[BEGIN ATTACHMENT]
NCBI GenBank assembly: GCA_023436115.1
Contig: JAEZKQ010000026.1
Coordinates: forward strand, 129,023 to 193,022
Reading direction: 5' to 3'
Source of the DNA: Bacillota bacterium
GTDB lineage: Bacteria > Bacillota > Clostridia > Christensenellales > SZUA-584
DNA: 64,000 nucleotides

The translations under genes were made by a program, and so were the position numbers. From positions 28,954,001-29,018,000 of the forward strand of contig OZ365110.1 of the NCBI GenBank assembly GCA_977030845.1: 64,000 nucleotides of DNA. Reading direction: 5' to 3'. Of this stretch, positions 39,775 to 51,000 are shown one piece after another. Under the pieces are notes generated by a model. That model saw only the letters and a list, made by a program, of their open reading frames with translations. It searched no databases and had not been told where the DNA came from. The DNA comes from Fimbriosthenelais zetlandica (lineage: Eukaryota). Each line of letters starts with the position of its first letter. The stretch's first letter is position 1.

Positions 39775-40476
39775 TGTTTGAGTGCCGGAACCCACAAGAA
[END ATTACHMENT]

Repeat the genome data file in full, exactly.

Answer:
NCBI GenBank assembly: GCA_023436115.1
Contig: JAEZKQ010000026.1
Coordinates: forward strand, 129,023 to 193,022
Reading direction: 5' to 3'
Source of the DNA: Bacillota bacterium
GTDB lineage: Bacteria > Bacillota > Clostridia > Christensenellales > SZUA-584
DNA: 64,000 nucleotides

The translations under genes were made by a program, and so were the position numbers. From positions 28,954,001-29,018,000 of the forward strand of contig OZ365110.1 of the NCBI GenBank assembly GCA_977030845.1: 64,000 nucleotides of DNA. Reading direction: 5' to 3'. Of this stretch, positions 39,775 to 51,000 are shown one piece after another. Under the pieces are notes generated by a model. That model saw only the letters and a list, made by a program, of their open reading frames with translations. It searched no databases and had not been told where the DNA came from. The DNA comes from Fimbriosthenelais zetlandica (lineage: Eukaryota). Each line of letters starts with the position of its first letter. The stretch's first letter is position 1.

Positions 39775-40476
39775 TGTTTGAGTGCCGGAACCCACAAGAA